Justia Trusts & Estates Opinion Summaries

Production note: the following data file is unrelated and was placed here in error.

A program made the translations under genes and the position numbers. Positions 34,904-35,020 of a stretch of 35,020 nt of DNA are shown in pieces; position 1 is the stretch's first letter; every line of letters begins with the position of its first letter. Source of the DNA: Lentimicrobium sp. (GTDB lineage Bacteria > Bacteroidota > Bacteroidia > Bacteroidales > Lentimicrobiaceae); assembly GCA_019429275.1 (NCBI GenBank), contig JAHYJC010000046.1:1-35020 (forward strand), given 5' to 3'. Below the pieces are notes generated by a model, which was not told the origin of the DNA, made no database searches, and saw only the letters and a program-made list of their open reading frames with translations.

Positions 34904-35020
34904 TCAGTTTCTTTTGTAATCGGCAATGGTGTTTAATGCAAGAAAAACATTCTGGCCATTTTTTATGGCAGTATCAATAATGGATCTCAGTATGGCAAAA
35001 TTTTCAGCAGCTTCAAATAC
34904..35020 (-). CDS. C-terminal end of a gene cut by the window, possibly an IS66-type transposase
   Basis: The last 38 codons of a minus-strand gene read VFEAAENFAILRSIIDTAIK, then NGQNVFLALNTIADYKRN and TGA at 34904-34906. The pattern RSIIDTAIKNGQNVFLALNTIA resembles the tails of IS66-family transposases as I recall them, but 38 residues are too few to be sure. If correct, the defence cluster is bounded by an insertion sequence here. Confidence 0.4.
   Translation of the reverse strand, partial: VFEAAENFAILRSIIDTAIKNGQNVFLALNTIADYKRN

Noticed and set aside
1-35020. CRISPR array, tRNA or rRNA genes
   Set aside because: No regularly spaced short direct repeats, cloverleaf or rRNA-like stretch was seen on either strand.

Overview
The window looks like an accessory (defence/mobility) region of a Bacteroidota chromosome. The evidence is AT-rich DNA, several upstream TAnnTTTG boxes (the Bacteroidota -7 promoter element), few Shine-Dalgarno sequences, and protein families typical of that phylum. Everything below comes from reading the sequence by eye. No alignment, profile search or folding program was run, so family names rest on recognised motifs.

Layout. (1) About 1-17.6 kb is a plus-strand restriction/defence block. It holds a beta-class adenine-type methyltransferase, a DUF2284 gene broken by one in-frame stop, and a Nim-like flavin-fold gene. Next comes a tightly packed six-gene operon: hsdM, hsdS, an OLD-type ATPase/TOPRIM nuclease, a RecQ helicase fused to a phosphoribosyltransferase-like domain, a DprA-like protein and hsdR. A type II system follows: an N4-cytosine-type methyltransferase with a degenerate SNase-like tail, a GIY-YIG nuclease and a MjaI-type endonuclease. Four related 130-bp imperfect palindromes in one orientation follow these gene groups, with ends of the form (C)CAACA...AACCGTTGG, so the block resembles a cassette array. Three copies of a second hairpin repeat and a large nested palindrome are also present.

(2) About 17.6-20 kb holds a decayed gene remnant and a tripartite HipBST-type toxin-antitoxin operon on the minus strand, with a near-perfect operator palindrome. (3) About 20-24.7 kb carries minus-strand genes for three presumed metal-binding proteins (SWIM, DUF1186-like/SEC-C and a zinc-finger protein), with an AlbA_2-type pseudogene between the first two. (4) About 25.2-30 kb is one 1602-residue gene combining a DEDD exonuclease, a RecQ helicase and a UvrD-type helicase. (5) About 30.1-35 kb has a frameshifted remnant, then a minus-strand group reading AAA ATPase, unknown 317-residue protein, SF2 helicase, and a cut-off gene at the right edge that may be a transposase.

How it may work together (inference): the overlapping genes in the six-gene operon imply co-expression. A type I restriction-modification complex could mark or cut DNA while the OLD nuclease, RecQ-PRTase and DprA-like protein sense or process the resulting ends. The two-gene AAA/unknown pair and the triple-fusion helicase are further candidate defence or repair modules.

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In 2010, Helen Edwards executed a will and created a trust leaving the majority of her estate to her niece, G.G. Verone. In 2014, Edwards executed a new will and amended her trust by leaving much of her estate to her handyman, Paul Degel, and to her housekeeper, Nancy Schulz. After Edwards died, Schulz petitioned for probate of the 2012 will. Verone cross-petitioned for probate of the 2010 will and for validation of the 2010 trust. A jury found in a special verdict that Degel or Schulz procured the 2012 will and 2012 trust by undue influence, fraud, or duress. The trial court, however, denied Verone’s requests to admit the 2010 will to probate, to validate the 2010 trust, and for attorney fees. The Supreme Court affirmed in part and reversed in part, holding (1) substantial credible evidence existed to support the jury’s findings that the 2012 will and the 2012 trust were procured by undue influence, fraud, or duress; (2) the district court erred in refusing to admit the 2010 will to probate or to enforce the 2010 trust following the jury’s special verdict; and (3) the district court erred in refusing to award Verone attorney fees and certain costs. View "In re Estate of Edwards" on Justia Law